Most writers will tell you that they grew up as avid readers. Not all, of course, but a lot of them. I am one of these writers. My parents were diligent. They’d read to me before bed, and I’d spend Saturday mornings wandering the stacks of the Hawaii State Library before my weekly ballet class.
Reading has always been a touchstone for me. The Harry Potter series was my first true love. I’d devour Neil Gaiman, Stephen King, and Ray Bradbury to soothe the anxieties that made it difficult for me to go to class or try new things. When something hard happened, I’d find a story that could help me feel my emotions and sort through them. The 9/11 Attacks, death, disappointment, broken hearts, every difficult thing that I went through, I had words to help me figure it out.
But when you decide to be a writer, it’s a good idea to sometimes approach reading with a slightly different mindset. It’s not that you should stop immersing yourself in books or stop enjoying your books, but you should think about them, too. Pay attention to books, especially books you enjoy and authors that you admire.
Since my reading has slumped, I’ve decided to read 45 minutes a day and record my reading. Part of it is to just log what I read. When I was at my peak, I read about five books a week, mostly speculative fiction and YA with some literature and non-fiction thrown in. That means that sometimes I can’t remember if I read a book or not until after I’ve started reading it again. This will most likely be a spreadsheet with titles, authors, my rating, and a few words about the book.
The second thing I’m doing is keeping a reading journal. This is what I think is most important for writers. Keep track of what you liked or didn’t like, talk about dialogue, characters, setting, style, anything, and (mostly importantly) write about why these things did or didn’t work. If something distracted you and took you out of the story, then write about it. These are just notes, so write about whatever you want.
The last thing is reviews. I don’t know if I’ll do them for every book or if I’ll post them, but I want to be able to remember a book by reading a few paragraphs. It’ll also help me when I’m asked to give recommendations or when I’m asked what my books are most similar. I may also research their publishing houses, publishers and agents, and keep that information here or on the log.
Questions to Ask Yourself
To help me focus on what I needed to focus on, I compiled a list of facts and questions to keep track of as I read. These questions are for before I start the book, before and after each day I read, and after I finish the book, so the only time I’m distracted from the writing are when I’m writing down a word or phrase I don’t know or taking note of writing I like.
Before Reading the Book
- Facts: Title, Author, Related Books (if in a series or the same world), Length, Date Started and Finished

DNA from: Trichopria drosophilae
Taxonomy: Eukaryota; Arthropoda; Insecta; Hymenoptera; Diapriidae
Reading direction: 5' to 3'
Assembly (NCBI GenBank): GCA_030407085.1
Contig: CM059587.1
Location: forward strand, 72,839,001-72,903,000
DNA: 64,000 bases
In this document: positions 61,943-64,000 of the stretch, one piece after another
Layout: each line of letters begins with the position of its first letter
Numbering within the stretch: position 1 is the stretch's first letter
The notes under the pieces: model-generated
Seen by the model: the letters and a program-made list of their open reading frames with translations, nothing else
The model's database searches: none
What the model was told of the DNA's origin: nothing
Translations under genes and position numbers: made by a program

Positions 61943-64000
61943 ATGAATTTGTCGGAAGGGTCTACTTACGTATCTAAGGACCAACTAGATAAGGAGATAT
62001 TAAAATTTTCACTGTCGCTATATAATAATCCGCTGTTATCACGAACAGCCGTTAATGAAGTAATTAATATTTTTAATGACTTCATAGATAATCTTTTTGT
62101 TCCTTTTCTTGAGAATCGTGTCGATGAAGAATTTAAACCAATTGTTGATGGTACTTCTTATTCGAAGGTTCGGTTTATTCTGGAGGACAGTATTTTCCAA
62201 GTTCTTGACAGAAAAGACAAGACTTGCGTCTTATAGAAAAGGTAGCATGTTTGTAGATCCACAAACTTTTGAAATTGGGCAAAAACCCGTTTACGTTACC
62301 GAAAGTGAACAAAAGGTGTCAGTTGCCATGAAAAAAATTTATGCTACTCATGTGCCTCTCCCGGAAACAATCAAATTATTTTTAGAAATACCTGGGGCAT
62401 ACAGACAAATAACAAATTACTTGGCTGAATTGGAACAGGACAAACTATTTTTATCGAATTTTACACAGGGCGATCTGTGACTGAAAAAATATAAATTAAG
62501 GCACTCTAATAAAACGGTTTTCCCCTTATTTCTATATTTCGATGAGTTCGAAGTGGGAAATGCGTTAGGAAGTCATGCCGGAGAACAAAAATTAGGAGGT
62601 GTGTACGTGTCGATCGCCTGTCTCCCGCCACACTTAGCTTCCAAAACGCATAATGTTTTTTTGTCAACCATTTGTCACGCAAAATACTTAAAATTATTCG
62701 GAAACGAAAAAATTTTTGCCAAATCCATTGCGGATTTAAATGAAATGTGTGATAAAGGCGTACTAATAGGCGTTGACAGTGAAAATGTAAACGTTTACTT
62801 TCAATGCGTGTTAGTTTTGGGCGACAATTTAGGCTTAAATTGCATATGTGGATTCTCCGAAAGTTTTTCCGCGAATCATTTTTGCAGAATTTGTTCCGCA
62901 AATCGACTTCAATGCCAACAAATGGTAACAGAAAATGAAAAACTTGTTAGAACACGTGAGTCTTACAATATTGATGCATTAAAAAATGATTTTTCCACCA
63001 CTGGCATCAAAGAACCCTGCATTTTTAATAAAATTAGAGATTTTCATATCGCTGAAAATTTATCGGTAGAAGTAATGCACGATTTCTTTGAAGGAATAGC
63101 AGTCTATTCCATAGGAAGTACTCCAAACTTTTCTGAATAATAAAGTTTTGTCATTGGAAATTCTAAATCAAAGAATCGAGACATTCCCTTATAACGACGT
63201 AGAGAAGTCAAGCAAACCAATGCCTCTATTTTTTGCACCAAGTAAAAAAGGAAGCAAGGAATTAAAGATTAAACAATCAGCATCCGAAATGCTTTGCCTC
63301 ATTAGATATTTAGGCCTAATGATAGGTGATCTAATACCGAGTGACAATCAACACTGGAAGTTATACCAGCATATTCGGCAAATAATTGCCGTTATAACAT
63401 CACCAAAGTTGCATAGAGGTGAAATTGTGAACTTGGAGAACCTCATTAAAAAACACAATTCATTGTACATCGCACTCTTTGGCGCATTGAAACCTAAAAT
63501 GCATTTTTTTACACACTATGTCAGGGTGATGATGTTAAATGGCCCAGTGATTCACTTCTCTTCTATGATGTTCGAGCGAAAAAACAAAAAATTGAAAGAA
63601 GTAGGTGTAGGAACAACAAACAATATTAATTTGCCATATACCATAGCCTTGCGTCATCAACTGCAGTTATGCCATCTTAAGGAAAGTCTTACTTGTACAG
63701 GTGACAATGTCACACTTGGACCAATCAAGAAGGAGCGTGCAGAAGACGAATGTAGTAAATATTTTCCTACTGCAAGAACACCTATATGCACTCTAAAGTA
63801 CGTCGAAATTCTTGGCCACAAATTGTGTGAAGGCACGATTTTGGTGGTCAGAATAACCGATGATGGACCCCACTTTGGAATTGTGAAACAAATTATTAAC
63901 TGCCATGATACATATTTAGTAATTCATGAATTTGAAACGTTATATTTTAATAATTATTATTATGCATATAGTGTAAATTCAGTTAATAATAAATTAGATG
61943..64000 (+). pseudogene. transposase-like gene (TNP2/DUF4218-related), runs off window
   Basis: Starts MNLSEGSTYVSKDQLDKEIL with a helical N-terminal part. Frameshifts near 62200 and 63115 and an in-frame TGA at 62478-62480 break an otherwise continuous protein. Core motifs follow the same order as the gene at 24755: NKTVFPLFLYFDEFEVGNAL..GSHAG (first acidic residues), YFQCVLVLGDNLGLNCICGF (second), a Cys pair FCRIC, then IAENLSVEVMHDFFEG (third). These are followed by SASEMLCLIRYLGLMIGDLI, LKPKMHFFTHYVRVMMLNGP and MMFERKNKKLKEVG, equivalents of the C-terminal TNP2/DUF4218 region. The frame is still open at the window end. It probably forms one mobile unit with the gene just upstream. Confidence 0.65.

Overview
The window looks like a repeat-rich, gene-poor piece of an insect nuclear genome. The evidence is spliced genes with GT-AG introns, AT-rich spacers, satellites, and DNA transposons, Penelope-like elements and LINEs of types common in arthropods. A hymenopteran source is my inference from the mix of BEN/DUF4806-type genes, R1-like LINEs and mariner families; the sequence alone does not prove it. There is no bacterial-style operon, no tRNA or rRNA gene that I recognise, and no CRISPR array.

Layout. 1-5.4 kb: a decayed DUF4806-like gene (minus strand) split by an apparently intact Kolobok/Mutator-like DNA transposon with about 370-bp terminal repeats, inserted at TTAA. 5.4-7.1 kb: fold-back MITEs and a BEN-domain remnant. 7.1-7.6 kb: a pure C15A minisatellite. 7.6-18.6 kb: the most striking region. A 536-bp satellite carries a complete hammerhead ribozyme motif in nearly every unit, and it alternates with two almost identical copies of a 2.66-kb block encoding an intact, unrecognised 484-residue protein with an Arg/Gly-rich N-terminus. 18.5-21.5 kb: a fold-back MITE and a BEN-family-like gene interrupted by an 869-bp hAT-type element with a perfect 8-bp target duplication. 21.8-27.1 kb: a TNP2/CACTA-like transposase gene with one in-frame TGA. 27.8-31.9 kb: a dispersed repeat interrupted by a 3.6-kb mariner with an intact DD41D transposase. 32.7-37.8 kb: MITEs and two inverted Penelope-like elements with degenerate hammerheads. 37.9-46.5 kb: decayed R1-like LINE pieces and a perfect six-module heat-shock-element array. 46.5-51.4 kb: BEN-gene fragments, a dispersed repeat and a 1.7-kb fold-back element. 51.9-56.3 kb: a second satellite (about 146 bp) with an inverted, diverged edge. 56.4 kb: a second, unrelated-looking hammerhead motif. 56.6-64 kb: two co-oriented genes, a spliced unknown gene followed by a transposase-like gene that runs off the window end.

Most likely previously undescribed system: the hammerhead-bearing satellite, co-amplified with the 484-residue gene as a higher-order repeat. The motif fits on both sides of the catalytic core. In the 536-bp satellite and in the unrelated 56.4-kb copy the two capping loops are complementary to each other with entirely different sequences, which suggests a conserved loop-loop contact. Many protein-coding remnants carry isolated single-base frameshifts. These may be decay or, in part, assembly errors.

- Why did I choose this book?
- Preconceptions of the Author, Series, or World.
- Thoughts on the Cover.
- Expectations of the book and author.
During the Book
- Define unknown words.
- Write (and answer) questions.
- Write favorite lines.
- Thoughts on plot & characters.
After the Book
- Would I read it again and why?
- Would I read more by this author?
- What emotions did the book inspire, if any?
- Did the book remind me of anyone or anything?
- Do I still have any questions and are they intentionally left by the author?
- Who should or shouldn’t read the book and why?
- What worked or didn’t work?
- Who are my favorite and least favorite characters?
- Identify literary devices and if they worked (don’t work too hard for it; this isn’t class).
- What was the significance of the title and the cover?
Of course, there are other things you can write about. I just use the questions as a guide and prompt for my notes and I often ignore or replace parts of it as needed (especially if I like the book), so feel free to go with your gut. I don’t know how long I’ll keep this up and how it’ll transform as I try the project out. Chances are, it won’t end up quite this thorough, but it’ll push me to read better. Just like everything else, I do better if I start off with insanely high expectations and find my sweet spot somewhere below it.
I don’t think that this level of thoroughness is for everyone, but I do think everyone should read. Read something, read in your genre or out of it. Read whatever you enjoy. I really don’t know what you’re doing writing if you don’t enjoy reading, too. And if you don’t enjoy reading, then you should read just for market research.
What do you think of my writing plan? Do you guys think I left anything off the list? Is there anything unnecessary there?
- The most enjoyable way to improve your writing skills (prdaily.com)
- Writer-Readers (christiansread.wordpress.com)
- Reading for Writers… (jamigray.com)